It’s OK to Say “I’m Sorry” but …

Customer service failures are inevitable. Even the best service providers will not come through for their customers sometimes, whether it is the fault of an employee, a product defect, or some external source. While minimizing errors and failures is a high priority, it is equally important to have clearly defined plans about how to recover. The question of how, when, or even if to say “I’m sorry” is raised by Neil Berman, CEO of email marketing company Delivra. Berman asks if companies are sometimes too apologetic, sending out apology emails for minor transgressions or even sending emails to all customers when an error affected only a few of them.

If an apology is warranted, Berman suggests the following guidelines:
• Be brief and to the point
• Take responsibility; do not make excuses or attribute the error to someone else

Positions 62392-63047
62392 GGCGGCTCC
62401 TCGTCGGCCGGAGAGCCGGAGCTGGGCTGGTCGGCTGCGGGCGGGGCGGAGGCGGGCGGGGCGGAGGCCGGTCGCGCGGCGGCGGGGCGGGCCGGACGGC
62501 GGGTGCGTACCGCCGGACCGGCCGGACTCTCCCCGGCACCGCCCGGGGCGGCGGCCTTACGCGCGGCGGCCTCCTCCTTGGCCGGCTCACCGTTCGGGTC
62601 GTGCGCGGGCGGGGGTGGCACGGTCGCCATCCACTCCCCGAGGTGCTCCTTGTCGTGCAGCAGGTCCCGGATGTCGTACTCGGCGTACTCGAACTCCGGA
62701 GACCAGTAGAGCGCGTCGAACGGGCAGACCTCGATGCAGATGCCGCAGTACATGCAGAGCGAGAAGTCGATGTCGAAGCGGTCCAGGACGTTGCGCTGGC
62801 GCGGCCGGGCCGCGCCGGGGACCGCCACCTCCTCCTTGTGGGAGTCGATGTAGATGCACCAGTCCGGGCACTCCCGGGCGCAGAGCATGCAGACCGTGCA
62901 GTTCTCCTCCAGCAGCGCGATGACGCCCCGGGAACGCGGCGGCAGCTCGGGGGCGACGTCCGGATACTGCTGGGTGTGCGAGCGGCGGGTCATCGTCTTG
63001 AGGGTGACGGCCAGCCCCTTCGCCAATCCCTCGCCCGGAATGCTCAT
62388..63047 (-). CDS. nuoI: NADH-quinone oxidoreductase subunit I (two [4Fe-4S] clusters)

• Appearance of an apology email should be similar in appearance to other communications (e.g., use of logo, color scheme, and layout of email)

Berman’s suggestion that some marketers may be over-apologetic served as a pause for reflection on this issue. How important is a proactive apology in service recovery? Is it possible for an apology to fan the flames of customer discontent rather than correct a mistake? My take on this issue is that an apology, particularly if it is a sincere expression and not a scripted response, is a necessary first step in service recovery. However, the words of an apology are secondary to the actions taken to soothe an unhappy customer. An apology with no corrective action or worse yet, another service failure, serves no purpose.

The best rule to follow is AAA service recovery: Acknowledge, Apologize, Act. Begin by acknowledging an error or mistake occurred in a matter of fact way. Then, take responsibility and apologize for any inconvenience or harm experienced by the customer. Finally and most importantly, explain to the customer actions that can be taken (or have been taken already) to correct the problem.

Service failure can set the stage for a heroic recovery that instills customer confidence in your firm. Embrace that possibility by having a plan when it is time to say “I’m sorry.”

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